In the 1990s Linux took the world by a storm. The open-source software, especially in the operating system world, became popular and then spread to other areas of software. Today, almost all of the major supercomputers run on Linux OS and it is also the most reliable OS for the modern cloud infrastructure. But from time-to-time, one could hear grumblings that this wonderful open-source software used to run on proprietary hardware and these were not really complimentary.
Enter the Open Compute Project, a.k.a, OCP. Open Compute is the ambitious project brining the open way of innovation to datacentre hardware. One can also think about OCP as a project that helps companies to put together data centers in a DIY style, almost. OCP came out of Facebook as they designed their own data centers to serve their customers and open-sourced the designs around 2011. The first five members of OCP were Facebook, Intel, Rackspace, Goldman Sachs, and Andy Bechtolsheim. From that time, the data center designs have been evolving while seeing participation from the most reputed hardware companies in the world.
The reason OCP exists is that the compute requirements of our planet will only grow. The OCP is now a growing community around the world whose main purpose is to design scalable computing infrastructure and make it open for anyone to use and innovate. OCP also works hard to enable the mainstream delivery of these designs so scalable computing is truly democratized.
The OCP community regularly shares ideas, specifications, and IPs to maximize innovation in the datacentre hardware space. If you are wondering what parts of datacentre hardware do OCP concern itself, the answer is almost everything. Right from hardware management, rack, networking to security and storage, each and every sub-project in OCP adheres to the core tenets of OCP. The core tenets of OCP are:
The impact of an open hardware ecosystem is for everyone to see. This year, nearly one-third of all datacentre servers manufactured will be OCP design servers used by various data centers. OCP is also tackling the problem of adoption. Datacentre businesses, among others, need to move their infrastructure to OCP and they have excellent reasons. Various surveys have also shown that OCP adoption is gaining pace.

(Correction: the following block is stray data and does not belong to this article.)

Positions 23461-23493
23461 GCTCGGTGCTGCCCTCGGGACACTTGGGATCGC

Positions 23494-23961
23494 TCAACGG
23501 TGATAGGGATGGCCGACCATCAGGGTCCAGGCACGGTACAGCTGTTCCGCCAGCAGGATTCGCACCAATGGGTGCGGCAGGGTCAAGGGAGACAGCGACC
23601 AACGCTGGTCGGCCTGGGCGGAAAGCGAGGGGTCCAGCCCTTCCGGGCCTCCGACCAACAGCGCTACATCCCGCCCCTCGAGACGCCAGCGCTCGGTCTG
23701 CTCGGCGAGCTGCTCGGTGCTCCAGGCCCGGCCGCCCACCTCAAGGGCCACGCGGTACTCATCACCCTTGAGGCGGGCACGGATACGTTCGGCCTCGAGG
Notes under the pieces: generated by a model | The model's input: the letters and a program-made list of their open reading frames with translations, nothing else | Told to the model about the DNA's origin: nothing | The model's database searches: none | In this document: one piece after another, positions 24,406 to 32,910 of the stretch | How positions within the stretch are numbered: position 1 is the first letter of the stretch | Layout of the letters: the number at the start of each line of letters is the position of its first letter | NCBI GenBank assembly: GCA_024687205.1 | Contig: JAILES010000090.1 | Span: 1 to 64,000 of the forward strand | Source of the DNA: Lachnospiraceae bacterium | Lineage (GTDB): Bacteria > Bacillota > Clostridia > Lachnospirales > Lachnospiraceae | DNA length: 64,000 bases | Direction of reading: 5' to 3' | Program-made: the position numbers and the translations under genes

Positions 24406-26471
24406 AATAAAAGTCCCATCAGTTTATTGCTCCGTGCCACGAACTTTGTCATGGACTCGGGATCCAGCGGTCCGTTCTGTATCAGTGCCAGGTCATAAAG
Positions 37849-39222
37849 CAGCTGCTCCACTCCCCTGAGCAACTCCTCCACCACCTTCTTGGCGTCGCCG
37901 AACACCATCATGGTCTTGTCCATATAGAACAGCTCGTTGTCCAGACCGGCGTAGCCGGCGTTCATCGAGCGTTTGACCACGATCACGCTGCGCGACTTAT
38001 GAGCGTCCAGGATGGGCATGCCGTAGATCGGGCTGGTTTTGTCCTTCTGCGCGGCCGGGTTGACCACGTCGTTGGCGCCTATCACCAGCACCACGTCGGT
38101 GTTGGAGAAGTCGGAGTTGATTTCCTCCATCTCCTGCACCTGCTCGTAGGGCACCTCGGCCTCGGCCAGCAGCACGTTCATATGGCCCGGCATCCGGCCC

According to IHS Markit Survey, organizations choose Open Compute Project because it reduces a lot of costs and also offers a higher power efficiency when you compare it to a proprietary hardware solution. There are many other things to be liked about OCP, for instance, feature flexibility and a growing community that the market will value and discover soon.
John Laban, the European representative for Open Compute Project Foundation, sees humongous potential in the field of an open hardware revolution. He also thinks we will also get to see a large impact in India. India’s cloud market is set to reach a valuation of $7 billion by 2022 and Indian companies are paying great bucks for Infrastructure-As-A-Service. Laban says, “OCP breaks the chains that large multinational proprietary vendors currently have over India with their lock-in.”
OCP can help India in the near future to adopt cutting edge cloud technology at a much lower cost. Adopting OCP can lead to a reduction in data center facility capital expenditure by 75% and the operating expenditure by at least 50%. India is on a crucial journey when it desperately needs affordable, scalable and clean computation to make the next digital leap. OCP just might be the answer.
This article is the first in our new series of articles on the OCP project. You can bookmark this link to stay updated on the same.